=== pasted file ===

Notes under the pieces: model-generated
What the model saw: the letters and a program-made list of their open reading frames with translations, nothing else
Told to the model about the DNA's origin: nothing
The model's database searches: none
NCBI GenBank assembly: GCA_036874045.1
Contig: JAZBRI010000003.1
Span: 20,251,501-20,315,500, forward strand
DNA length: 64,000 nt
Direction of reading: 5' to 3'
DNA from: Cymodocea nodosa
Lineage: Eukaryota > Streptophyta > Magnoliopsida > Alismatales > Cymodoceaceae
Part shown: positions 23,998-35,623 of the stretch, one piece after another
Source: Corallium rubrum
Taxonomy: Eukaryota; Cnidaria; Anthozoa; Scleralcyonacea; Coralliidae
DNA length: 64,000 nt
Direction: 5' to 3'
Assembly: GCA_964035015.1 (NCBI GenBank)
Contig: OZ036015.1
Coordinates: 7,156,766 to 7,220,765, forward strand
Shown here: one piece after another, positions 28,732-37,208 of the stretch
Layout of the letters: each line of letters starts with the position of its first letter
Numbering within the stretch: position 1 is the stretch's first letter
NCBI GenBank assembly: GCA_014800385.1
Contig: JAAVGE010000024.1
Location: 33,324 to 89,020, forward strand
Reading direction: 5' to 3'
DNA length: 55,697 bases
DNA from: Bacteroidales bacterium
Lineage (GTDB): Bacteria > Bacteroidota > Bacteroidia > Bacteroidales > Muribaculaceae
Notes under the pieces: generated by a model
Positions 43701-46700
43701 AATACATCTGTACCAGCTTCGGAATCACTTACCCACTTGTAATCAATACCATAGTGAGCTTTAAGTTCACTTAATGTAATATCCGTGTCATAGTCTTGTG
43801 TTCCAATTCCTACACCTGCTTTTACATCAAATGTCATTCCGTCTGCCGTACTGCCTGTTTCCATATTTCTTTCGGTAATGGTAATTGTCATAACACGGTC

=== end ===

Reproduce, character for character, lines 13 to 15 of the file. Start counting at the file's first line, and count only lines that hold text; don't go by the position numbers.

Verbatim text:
Source: Corallium rubrum
Taxonomy: Eukaryota; Cnidaria; Anthozoa; Scleralcyonacea; Coralliidae
DNA length: 64,000 nt